GUPTA: Romney and his running mate Paul Ryan propose to cap malpractice insurance, cut Medicaid by $810 billion over the next 10 years, give states more control over their Medicaid funds, overhaul Medicare.

The overhaul? People now younger than 55, when they reach retirement, would have the option of getting a voucher to purchase private insurance. Or they could stick with traditional Medicare.

REP. PAUL RYAN, (R-WI) VICE PRESIDENTIAL NOMINEE: This financial support system is designed to guarantee that seniors can always afford Medicare coverage, no exceptions.

GUPTA: While the repeal of Obamacare would get rid of the prescription drug benefit to seniors, Romney doesn't want to take out all of the law's provisions.

ROMNEY: We have to make sure that people who have pre-existing conditions are able to get insured and that folks that get sick don't get dropped by their insurance company.

GUPTA: Douglas Holtz-Eakin is the President of the American Action Forum. He doesn't support the current health care law.

DOUGLAS HOLTZ-EAKIN, AMERICAN ACTION FORUM: Both sides agree that the amount we spend on Medicare has to be capped. They just disagree on how to get there.

Romney and Ryan say, what we're going to do is give the money to seniors, give them a place to go, shop for competing choices. If they don't like the care they're getting, they go to another choice and that that will be the cap.

GUPTA: Jonathan Cohn supports the law and writes about health care for "The New Republic".

JONATHAN COHN, THE NEW REPUBLIC: The Obama budget says look we want to hold down costs to this target and we're going to do our very best to accomplish that. But, we're also not going to sacrifice benefits. No matter what happens, we will make sure that seniors get the same level of benefits they're getting now.

GUPTA: Both Obama and Romney agree, that health care needs to be more affordable. They just disagree about how to do that.

Dr. Sanjay Gupta, CNN reporting.


BERMAN: All right. Thanks, Sanjay.

Meanwhile, police in Roseville, Michigan, are about to begin drilling for clues in a search for the possible remains of Jimmy Hoffa. They will test soil samples from underneath a driveway. A teamster told police a body was buried there around the time the Teamster's Union chief vanished 37 years ago. That's what a tipster says.

Let's turn now to Dan Moldea. He's the author of "The Hoffa Wars." He's been following this story since Hoffa first disappeared.

Dan, you've been communicating with this tipster since last march. You've talked to him several times since then. Tell us about this person.

DAN MOLDEA, INVESTIGATIVE REPORTER: He called me on March 30th, and he told me, and I got dozens of these tips over the past 37 years, he told me that he knew specifically where Jimmy Hoffa's body was buried.

Of course, I was very skeptical. I questioned him about a number of things. He -- I was -- I remained skeptical throughout the interview. The cast of characters didn't line up. The location of the place, and there was absolutely no privacy for this.

So I suggested did he go to the FBI. The FBI apparently was very skeptical about him, as well, having the same problems with cast of characters. He called me back two or three times, and he -- and I told him to go to the local police, the Roseville Police Department, which he did. And I have to hand it to Chief Berlin and the Roseville Police Department for pursuing this lead.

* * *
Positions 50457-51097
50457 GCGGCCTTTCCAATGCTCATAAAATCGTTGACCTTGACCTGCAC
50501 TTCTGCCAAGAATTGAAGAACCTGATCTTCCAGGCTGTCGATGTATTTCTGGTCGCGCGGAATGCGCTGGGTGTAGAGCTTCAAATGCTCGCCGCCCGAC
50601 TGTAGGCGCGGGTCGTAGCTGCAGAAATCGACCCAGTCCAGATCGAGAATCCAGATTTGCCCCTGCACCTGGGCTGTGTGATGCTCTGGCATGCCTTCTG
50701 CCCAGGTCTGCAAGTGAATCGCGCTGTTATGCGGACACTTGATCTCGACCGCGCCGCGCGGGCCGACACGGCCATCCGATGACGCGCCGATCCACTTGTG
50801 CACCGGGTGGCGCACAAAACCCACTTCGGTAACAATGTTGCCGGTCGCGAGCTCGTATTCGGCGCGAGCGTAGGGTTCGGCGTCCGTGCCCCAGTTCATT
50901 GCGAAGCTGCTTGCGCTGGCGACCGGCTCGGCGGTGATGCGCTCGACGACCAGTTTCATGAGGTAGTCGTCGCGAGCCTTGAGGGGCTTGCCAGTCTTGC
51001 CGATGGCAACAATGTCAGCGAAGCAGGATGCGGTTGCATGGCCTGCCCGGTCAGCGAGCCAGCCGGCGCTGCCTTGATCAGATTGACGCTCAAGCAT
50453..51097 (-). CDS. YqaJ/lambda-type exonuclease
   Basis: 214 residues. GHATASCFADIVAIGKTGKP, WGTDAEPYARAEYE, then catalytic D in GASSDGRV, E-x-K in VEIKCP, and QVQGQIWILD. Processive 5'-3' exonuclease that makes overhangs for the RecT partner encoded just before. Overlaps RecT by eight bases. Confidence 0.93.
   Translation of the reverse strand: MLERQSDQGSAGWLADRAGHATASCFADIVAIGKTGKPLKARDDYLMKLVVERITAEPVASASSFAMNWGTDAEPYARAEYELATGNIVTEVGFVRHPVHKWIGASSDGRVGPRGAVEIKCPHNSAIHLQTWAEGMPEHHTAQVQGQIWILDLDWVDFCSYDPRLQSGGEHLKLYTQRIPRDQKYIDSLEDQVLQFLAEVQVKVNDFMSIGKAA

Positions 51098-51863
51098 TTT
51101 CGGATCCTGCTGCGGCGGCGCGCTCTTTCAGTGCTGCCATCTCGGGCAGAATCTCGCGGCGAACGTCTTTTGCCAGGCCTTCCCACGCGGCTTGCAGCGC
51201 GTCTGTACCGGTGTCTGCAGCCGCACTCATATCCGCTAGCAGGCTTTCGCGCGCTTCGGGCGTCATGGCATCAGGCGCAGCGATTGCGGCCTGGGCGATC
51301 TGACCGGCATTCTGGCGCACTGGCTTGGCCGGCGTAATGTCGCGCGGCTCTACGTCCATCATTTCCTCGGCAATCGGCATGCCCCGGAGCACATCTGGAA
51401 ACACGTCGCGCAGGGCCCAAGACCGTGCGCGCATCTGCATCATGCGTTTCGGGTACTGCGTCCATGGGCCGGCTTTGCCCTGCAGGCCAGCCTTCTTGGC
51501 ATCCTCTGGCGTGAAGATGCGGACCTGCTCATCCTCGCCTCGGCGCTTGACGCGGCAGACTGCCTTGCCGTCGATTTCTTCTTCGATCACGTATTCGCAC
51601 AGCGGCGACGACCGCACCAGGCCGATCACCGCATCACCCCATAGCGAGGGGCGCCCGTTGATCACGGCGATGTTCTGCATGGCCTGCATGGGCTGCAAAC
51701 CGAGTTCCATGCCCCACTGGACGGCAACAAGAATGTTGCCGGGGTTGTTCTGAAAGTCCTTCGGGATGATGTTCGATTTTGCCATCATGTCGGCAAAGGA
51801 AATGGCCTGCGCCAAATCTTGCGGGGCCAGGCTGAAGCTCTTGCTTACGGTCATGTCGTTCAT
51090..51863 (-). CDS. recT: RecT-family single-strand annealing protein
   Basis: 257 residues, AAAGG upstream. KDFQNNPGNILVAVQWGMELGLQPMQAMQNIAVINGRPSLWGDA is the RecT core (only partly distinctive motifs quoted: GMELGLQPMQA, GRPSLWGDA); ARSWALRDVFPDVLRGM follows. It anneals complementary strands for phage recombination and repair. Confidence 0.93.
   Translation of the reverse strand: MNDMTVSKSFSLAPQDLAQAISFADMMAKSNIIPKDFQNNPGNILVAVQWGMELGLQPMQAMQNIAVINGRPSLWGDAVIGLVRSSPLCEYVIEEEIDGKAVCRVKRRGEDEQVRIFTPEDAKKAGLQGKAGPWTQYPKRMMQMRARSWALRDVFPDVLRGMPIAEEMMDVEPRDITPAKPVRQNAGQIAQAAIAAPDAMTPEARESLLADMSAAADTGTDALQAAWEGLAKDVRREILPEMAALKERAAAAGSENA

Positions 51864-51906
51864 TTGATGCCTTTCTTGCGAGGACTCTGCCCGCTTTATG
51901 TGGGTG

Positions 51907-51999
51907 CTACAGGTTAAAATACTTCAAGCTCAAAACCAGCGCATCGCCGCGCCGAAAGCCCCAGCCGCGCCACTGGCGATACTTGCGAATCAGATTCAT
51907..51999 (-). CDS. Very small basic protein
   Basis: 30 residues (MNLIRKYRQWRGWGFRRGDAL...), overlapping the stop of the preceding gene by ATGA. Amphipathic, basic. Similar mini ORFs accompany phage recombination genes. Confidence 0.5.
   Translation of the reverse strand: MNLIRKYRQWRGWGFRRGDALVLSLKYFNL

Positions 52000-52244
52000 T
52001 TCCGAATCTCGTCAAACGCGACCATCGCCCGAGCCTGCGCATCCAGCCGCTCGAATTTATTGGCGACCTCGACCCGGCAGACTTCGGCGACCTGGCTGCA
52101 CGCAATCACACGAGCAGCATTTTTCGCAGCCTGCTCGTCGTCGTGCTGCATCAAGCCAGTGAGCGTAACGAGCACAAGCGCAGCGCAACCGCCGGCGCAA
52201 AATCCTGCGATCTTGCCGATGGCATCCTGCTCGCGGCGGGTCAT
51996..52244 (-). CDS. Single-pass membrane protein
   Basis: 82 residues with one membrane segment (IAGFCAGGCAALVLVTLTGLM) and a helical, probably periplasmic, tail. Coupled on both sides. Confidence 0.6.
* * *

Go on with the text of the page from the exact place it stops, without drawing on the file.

They questioned him intensively. They brought the ground radar equipment. They detected something down there. I don't know if it's a body or a root of a tree. But something's down there. And they are doing the good police work and they're going to find out what it is.

BERMAN: Explain to me who this tipster is. What kind of informant is this? Where does he fit in the puzzle?

And why is he coming forward now?

MOLDEA: He is not a mob guy. And he's not connected, per se. He is a gambler, who had a -- had a affiliation, a connection with a bookmaker in Detroit, who was working with Tony Giacalone. What was interesting to me was that Tony Giacalone was one of the two people that Jimmy Hoffa was supposed to meet at the time of his disappearance.

Tony Giacalone who was a major mafia figure in Detroit, who was a major mafia figure in Detroit, died in 2001. And Anthony Provenzano, who was not only a capo in the Vito Genovese crime family in New York, but he was also president of local 506 in Union City, New Jersey.

So, that piqued our interest and that was one of the reasons why, at least we were willing to see through this. He was adamant, I was very skeptical throughout this thing. I continue to be skeptical. It's like 1 percent of 1 percent of 1 percent of 1 percent.

But he is adamant. He absolutely says, it's almost matter of fact with him. I spoke with him last night and it's matter of fact with him, even at this eleventh hour, that this is going to be Jimmy Hoffa.

So, once again the police have determined that at least the preliminary investigation is interesting to them. And Chief Berlin and the Roseville Police Department are doing their jobs. And -- and going to get to the bottom of this.

BERMAN: Dan, I feel like we've been through this before. I moon it feels like every year we go through another Jimmy Hoffa thing. How did this keep on happening? Why are authorities still digging at the first sign of a tip? And do you think we'll ever find Hoffa?